Doha, Qatar, 28 November 2011: Gaddafi: The End Game is a series of three documentaries about the Libyan revolution, premiering on Thursday 8 December 2011 on Al Jazeera English.
Produced and directed by Anne Reevell (Moonbeam Films) and executive produced by Oscar, Emmy and BAFTA winner Jon Blair, Gaddafi: The End Game follows a group of revolutionaries from exile in the UK all the way to Tripoli and tells the inside story of the fall of Gaddafi’s brutal regime from the lips of the insiders, defectors and military advisers who made it happen.
“It’s very rare that you get a ringside seat in history,” says Anne. “I was lucky enough to see a revolution through the eyes of a remarkable group of people.”
The series kicks off with a two-part documentary, The Long Road to Tripoli, which tells the story of 30-year-old Ibrahim El-Mayet and his father Abduladim as they take a convoy of ambulances from the UK across Europe, through Tunisia, and into the Western Mountains of Libya, where they meet up with Abdelbasset Issa, a property developer from Croydon on the outskirts of London, whose group they help arm and train for the final assault on Tripoli. The film provides a unique insight into how Libya’s ad-hoc army of committed amateurs toppled a dictatorship.
Anne also filmed behind-the-scenes with the political leadership in waiting in Tunisia and interviewed Dr Abdurrahim El-Keib, the man who has now become Libya’s Prime Minister, on the night that he heard the news that Tripoli’s rebellion had begun.
Anne says, “When the February 17th uprising began, the Libyan diaspora struggled with what it meant for them and how they should react. Was it a false dawn? Was it safe to openly support it? How far should they go in helping? Was their help welcome? Was their exile about to end and at what cost? I was able to film with a small group of Libyans from the UK and got to know them well. Gradually, as the months passed, their determination that Gaddafi must go transformed them into revolutionaries. This film is the story of that journey, its effect on them and their ideal of being part of building a new country. It tells the story of the revolution and of the people they meet on the way. It’s a story of gathering momentum, change, courage and hope, which follows the main characters all the way to the newly liberated Martyrs’ Square in Tripoli.”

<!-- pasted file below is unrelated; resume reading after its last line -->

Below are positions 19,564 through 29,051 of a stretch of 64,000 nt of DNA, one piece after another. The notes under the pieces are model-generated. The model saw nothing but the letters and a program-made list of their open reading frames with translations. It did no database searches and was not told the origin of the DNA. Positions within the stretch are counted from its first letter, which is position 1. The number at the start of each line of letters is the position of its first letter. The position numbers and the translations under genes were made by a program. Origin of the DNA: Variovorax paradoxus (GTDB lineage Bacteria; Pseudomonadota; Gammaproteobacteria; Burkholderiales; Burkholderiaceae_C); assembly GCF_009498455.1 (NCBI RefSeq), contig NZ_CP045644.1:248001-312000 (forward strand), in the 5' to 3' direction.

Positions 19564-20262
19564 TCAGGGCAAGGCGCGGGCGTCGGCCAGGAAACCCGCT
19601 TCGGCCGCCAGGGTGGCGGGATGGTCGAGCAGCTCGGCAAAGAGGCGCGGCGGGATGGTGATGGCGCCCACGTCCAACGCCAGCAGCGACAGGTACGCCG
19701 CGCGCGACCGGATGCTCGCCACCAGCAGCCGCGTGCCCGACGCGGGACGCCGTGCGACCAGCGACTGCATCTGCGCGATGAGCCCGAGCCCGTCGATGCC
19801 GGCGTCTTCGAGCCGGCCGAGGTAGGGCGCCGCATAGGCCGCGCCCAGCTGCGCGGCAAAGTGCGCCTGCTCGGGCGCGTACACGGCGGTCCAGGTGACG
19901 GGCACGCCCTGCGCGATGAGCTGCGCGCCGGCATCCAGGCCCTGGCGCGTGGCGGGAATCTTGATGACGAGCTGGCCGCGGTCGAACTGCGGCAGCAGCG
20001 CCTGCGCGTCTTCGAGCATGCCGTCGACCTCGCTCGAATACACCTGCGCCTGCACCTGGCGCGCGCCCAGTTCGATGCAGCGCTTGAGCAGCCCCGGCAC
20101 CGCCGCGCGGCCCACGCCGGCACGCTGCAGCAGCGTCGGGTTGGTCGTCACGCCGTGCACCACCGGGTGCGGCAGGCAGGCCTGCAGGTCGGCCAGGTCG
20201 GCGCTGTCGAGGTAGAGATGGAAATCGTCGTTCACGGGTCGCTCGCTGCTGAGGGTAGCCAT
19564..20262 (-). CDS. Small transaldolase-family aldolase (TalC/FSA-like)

In the third episode, State of Denial, Anne had exclusive access to the key British and Libyan players who planned the war against Gaddafi in London and Libya.
“The disintegration of the Gaddafi regime in Libya surprised and confused the world – not because it happened in the first place, but because Gaddafi’s government remained convinced it could prevail – despite defections, NATO airstrikes and a popular mass uprising,” says Anne.
Using the oral diary of a Tripoli-based insider in almost daily contact with Anne, as well as interviews with the UK prime minister’s senior adviser on Libya and leading figures in Benghazi and Tripoli, State of Denial explores the demise of Gaddafi’s power base and charts the twists and turns of a regime in denial.
It examines the extent of cooperation between the Libyan military and the British even before February 17th’s rebellion, revealing that many of the defectors were, in effect, “sleepers” waiting for their moment to come. “Everyone looks at the pictures of Blair and Gaddafi embracing,” saysAnne. “What they don’t see are the handshakes between military advisers who later work together to bring down the regime.”
The Long Road to Tripoli (part one) screens on Al Jazeera English from 8 December 2011 at the following times GMT: Thursday, 20h00; Friday, 12h00; Saturday, 01h00; Sunday, 06h00; Monday, 20h00; Tuesday, 12h00, Wednesday, 01h00; and Thursday 15 December 2011 at 06h00.
The Long Road to Tripoli (part two) screens on Al Jazeera English from 15 December 2011 at the following times GMT: Thursday, 20h00; Friday, 12h00; Saturday, 01h00; Sunday, 06h00; Monday, 20h00; Tuesday, 12h00, Wednesday, 01h00; and Thursday 22 December 2011 at 06h00.
State of Denial screens on Al Jazeera English from 22 December 2011 at the following times GMT: Thursday, 20h00; Friday, 12h00; Saturday, 01h00; Sunday, 06h00; Monday, 20h00; Tuesday, 12h00, Wednesday, 01h00; and Thursday 29 December 2011 at 06h00.
For more information, visit http://english.aljazeera.net.
ABOUT AL JAZEERA ENGLISH
Al Jazeera English broadcasts live from Doha to more than 250 million households in over 130 countries.
Since its launch in 2006, Al Jazeera English has been recognized for its distinguished reporting and programming, being named “Best 24 Hour News Programme” at the annual Monte-Carlo Television Festival and Best News Channel three years running at the UK’s Freesat Awards. The channel has also received awards from The Royal Television Society, Amnesty International and YouTube and has received nominations for international Emmy awards in both the News andCurrent Affairs categories. In the past two years Al Jazeera English has received the Royal Television Society Awards as the 2009 and 2010 News Channel of the Year.
For more information, visit http://www.aljazeera.com.
Alternatively, contact the publicists:
T: +27 83 556 2346
Head of International and Media Relations
Al Jazeera Network
T: +974 4489 2603